News / Halifax

Halifax Votes 2016: Halifax heritage and development in District 7

Metro talks to Dylan Ames about the big issues in Halifax South - Downtown.

District 7 resident Dylan Ames poses for a portrait on the fifth floor patio of the Halifax Central Library.

Zane Woodford / Metro Order this photo

District 7 resident Dylan Ames poses for a portrait on the fifth floor patio of the Halifax Central Library.

If you’ve been following Metro’s election coverage this week, you may have noticed a recurring theme in the election issues in each district: development.

In the district of Halifax South – Downtown, the issue is arguably amplified.

“This is the front line here in District 7. This is where the money’s coming,” said Dylan Ames, a Dalhousie planning student and District 7 resident.

“Lotta towers going up, a lotta heritage buildings at risk of going down.”

Ames is on the municipality’s Heritage Advisory Committee, and he doesn’t think there’s enough being done to preserve heritage in the municipality, especially in his district.

“It’s coming up short right now, and that’s not a sentiment that’s not echoed in or out of City Hall,” he said. “We don’t have the controls we need to be able to stop when things are coming down. And finding the means to do that has been slow going.”

He also feels the discourse around development and heritage needs to change.

“We get a lot of that back and forth about development versus heritage,” he said. “I think getting beyond that to something a little more refined, to a conversation about, ‘What do we care about preserving and why?’”

With a population of 24,542, District 7 includes the southern tip of peninsular Halifax, including Point Pleasant Park and, offshore, Sable Island. The boundary runs from the bottom of Jubilee Road at the Northwest Arm, up along the centre of Oxford Street, to Quinpool Road, down Cogswell Street, then down Cornwallis Street to the harbour.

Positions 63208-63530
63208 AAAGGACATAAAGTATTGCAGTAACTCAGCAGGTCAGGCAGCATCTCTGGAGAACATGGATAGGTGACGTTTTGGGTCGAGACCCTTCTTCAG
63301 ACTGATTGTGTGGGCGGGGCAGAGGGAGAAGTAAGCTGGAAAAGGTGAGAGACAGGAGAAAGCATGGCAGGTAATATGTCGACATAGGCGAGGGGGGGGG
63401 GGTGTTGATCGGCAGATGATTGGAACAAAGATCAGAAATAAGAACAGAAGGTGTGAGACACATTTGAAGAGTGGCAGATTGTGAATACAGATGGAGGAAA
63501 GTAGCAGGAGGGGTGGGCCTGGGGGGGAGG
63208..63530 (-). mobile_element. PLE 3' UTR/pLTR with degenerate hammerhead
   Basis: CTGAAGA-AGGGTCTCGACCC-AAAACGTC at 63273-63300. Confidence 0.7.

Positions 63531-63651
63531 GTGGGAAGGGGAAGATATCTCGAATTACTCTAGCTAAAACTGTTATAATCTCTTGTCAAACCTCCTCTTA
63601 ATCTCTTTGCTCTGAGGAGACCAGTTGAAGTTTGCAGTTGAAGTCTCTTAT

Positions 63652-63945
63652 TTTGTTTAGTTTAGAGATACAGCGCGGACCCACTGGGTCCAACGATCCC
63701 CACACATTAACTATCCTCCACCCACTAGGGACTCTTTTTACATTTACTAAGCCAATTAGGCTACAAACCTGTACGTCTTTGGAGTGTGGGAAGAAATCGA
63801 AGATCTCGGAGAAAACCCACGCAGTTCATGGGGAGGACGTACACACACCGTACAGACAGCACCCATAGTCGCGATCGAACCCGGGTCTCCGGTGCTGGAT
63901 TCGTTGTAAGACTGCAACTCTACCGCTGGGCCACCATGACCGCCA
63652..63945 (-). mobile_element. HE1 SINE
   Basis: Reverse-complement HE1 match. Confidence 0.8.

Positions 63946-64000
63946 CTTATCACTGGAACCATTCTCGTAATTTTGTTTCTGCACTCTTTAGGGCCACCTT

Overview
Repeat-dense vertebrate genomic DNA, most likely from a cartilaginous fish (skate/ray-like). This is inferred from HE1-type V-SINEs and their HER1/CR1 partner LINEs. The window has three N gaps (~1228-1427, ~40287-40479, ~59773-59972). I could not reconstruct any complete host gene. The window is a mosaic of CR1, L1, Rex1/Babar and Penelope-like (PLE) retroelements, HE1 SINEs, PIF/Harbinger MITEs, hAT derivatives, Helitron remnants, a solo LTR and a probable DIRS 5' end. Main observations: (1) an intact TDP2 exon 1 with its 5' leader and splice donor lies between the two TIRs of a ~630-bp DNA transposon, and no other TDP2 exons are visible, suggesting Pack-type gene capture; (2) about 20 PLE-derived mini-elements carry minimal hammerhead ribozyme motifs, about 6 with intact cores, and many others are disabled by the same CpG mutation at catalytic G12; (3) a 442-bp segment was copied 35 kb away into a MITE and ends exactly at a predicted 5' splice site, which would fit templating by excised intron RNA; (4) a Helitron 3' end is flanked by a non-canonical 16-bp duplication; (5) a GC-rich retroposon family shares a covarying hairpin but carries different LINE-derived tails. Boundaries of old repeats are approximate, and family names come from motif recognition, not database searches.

HRM

With a population of 24,542, District 7 includes the southern tip of peninsular Halifax, including Point Pleasant Park and, offshore, Sable Island. The boundary runs from the bottom of Jubilee Road at the Northwest Arm, up along the centre of Oxford Street, to Quinpool Road, down Cogswell Street, then down Cornwallis Street to the harbour.

Something Ames thinks isn’t talked about enough in the area is affordable housing.

“I feel like this district is where all the people who can afford to stay have stayed…which is why you hear a lot more about affordable housing and a lot more social issues in the north end, because I feel like anything that would’ve been that discourse here has been chased away,” he said.

“You have a few people who hold strong and firm and have been here for 20 years, and then you have the transient student population who are dealing with low-quality rentals, are dealing with kind of whatever comes their way, dealing with apartment buildings, and not able to afford the new condo buildings that are going up here.”

Ames also said he’s looking forward to the Centre Plan, but hopes it’s allowed to run its course, and not politicized during the election.

“I’m kind of hoping it isn’t an election issue because I hope it can exist separate of the rabble,” he said.

Most of all, he’s looking to hear some “real, concrete plans about heritage preservation” from the candidates in the district.

“That’s what gets me excited,” he said.

Ames will be looking at the platforms of three candidates vying for the job in the district.

Incumbent Coun. Waye Mason is trying for his second term, up against former councillor Sue Uteck, who he beat in 2012 by just over 100 votes in a field of five candidates, and Dominick Desjardins, a Saint Mary’s University grad and member of the Halifax Chamber of Commerce.

Meet the candidates:

Dominick Desjardins

Dominick Desjardins

Contributed

Dominick Desjardins

Waye Mason

Waye Mason

Contributed

Waye Mason

Sue Uteck

Sue Uteck

Contributed

Sue Uteck

How to vote:

Key Dates:

  • e-voting (online and by telephone) starts Oct. 4, runs every day till Oct. 13
  • Advanced polling in person on Oct. 8, 11
  • Election Day is Oct. 15

Qualifications: must be at least 18 years old, Canadian citizen, Nova Scotia resident for six months, and an HRM resident before the first advanced polling day

Check if you’re registered: votersearch.halifax.ca/hrm/onvoterslist.html

Which district you live in: apps.halifax.ca/districtlookup

Any other questions: call 902-490-VOTE (8683) or 1-844-301-VOTE (8683) or email election@halifax.ca